Thanks

            Peter M.

            --- In Slovak-World@yahoogroups.com, "votrubam" <votrubam@...> wrote:
            >
            > > What struck me about the name Marchevka is that,
            > > in the Zemplin dialect (one of the eastern ones, as
            > > is the Spis~ dialect), it means 'carrot'.
            >
            > That's what it is in Polish, too (marchew/marchewka). Both marchevka and mrkva, as well as the (north and east) German Mo"hre (earlier also Morke/Mokra), are linked to an old word for "root." The word used in the sense of "carrot" probably went from Germanic to Slavic (the -v- was added in Slavic declensions and eventually migrated to the nominative).
            >
            >
            > Martin
            >
          • votrubam
            ... Impossible; no historical or linguistic grounds for assuming that. It is a Polish and East-Slovak word for carrot (it may also occur as a regional
            Message 5 of 20 , Jul 5, 2012
              > Marhefka, which I assumed to be of German origin from Mähren.

              Impossible; no historical or linguistic grounds for "assuming" that. It is a Polish and East-Slovak word for "carrot" (it may also occur as a regional word elsewhere in the Slavic-speaking area). The meaning "root" was only present in old-Old German, and had already shifted to "carrot" by the Middle German period, but German never had the -v- in it -- that was inserted after the word entered the Slavic languages. The family name Marhefka means "carrot" and is Slavic in origin.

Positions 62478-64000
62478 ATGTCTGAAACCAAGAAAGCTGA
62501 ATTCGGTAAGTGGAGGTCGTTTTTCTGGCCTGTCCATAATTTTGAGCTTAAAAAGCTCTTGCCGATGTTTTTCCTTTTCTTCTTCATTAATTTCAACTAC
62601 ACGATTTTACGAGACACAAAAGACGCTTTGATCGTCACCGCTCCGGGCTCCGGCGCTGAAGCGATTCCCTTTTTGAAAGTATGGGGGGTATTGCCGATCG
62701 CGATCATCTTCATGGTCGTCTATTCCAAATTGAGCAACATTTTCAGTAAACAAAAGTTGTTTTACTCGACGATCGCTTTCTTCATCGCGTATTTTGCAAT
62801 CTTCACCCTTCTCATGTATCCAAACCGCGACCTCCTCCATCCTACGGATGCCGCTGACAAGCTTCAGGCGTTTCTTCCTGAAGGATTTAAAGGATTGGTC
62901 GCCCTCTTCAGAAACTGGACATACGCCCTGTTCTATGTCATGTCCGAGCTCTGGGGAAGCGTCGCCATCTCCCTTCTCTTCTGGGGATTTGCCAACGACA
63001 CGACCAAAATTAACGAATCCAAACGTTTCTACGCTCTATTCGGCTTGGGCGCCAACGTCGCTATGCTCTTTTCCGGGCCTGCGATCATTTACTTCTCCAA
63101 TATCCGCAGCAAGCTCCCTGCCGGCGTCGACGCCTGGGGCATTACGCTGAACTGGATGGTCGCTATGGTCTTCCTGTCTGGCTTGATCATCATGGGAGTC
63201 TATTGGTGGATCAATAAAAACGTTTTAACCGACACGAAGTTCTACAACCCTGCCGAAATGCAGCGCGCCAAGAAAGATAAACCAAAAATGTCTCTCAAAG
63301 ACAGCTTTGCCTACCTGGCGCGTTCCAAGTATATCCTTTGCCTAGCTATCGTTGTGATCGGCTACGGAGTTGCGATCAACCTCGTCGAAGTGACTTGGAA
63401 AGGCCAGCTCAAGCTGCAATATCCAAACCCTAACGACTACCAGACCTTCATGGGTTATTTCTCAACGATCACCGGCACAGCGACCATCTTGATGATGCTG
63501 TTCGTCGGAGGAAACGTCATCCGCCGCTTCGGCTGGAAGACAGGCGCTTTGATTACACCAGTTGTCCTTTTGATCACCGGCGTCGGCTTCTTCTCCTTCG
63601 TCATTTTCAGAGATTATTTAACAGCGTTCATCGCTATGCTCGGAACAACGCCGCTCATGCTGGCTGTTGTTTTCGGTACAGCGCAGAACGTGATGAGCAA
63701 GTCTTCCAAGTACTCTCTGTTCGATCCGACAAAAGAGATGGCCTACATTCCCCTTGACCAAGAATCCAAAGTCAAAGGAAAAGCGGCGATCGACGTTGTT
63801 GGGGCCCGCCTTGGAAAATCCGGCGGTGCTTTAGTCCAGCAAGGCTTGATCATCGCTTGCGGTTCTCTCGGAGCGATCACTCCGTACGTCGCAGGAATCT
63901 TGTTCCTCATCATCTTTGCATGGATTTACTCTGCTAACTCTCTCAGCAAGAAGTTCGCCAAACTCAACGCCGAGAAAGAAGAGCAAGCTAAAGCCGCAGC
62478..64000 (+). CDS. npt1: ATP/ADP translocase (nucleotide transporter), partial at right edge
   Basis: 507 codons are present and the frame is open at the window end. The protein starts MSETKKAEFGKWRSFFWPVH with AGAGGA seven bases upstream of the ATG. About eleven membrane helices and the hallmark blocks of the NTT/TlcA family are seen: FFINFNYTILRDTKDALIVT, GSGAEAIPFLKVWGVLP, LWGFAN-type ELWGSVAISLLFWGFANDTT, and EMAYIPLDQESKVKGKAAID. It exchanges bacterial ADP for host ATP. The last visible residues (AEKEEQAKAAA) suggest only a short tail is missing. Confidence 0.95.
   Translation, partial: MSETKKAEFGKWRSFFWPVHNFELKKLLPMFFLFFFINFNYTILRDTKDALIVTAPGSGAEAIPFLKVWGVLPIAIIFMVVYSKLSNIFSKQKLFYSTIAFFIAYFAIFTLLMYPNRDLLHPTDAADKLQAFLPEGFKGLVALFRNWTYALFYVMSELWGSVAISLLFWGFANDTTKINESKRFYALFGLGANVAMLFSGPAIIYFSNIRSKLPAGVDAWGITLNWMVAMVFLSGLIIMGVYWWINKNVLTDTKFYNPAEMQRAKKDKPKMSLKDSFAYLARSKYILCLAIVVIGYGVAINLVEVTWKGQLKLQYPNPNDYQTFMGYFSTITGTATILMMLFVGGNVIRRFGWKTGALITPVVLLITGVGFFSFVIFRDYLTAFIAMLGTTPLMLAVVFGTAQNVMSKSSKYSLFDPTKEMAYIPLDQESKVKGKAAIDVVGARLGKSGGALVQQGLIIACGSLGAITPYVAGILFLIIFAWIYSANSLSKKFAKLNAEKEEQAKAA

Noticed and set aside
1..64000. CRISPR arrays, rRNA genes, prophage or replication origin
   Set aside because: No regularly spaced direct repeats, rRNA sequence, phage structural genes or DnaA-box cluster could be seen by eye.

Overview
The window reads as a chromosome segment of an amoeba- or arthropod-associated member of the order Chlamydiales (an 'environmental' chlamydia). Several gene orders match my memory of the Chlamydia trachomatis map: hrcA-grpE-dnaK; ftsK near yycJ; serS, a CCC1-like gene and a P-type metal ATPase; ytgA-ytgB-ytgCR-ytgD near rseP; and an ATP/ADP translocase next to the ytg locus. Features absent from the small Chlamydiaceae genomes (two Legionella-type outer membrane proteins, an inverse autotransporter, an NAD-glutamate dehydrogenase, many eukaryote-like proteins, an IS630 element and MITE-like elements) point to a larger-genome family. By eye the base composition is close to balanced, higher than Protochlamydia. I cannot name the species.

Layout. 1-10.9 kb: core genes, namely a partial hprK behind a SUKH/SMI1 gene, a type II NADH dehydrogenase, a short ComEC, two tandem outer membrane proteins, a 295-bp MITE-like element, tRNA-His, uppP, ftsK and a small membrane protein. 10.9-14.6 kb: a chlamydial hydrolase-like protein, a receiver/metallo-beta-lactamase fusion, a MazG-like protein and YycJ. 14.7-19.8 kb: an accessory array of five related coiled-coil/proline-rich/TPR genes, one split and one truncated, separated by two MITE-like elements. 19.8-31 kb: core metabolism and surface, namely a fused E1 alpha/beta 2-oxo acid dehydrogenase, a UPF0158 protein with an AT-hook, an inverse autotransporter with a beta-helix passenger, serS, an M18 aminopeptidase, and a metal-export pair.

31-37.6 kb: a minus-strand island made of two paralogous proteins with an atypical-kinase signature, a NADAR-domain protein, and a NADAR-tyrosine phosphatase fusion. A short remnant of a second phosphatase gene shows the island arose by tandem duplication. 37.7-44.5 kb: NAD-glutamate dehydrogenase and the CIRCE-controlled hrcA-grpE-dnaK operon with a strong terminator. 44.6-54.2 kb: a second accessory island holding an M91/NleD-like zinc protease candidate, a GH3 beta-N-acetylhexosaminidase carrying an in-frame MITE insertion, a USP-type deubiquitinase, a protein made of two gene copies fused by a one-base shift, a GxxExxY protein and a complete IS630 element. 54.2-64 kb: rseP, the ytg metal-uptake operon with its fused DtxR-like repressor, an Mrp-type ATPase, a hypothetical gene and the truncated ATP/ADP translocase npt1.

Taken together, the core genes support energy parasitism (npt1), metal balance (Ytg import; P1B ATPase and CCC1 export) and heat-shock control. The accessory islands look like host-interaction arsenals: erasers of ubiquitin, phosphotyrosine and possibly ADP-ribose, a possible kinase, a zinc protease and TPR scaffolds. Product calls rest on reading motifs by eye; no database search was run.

Martin
            • Peter M
              Thanks Martin. I m happy that s been cleared up. Peter M.
              Message 6 of 20 , Jul 6, 2012
                Thanks Martin. I'm happy that's been cleared up.
                Peter M.

                --- In Slovak-World@yahoogroups.com, "votrubam" <votrubam@...> wrote:
                >
                > > Marhefka, which I assumed to be of German origin from Mähren.
                >
                > Impossible; no historical or linguistic grounds for "assuming" that. It is a Polish and East-Slovak word for "carrot" (it may also occur as a regional word elsewhere in the Slavic-speaking area). The meaning "root" was only present in old-Old German, and had already shifted to "carrot" by the Middle German period, but German never had the -v- in it -- that was inserted after the word entered the Slavic languages. The family name Marhefka means "carrot" and is Slavic in origin.
                >
                >
                > Martin
                >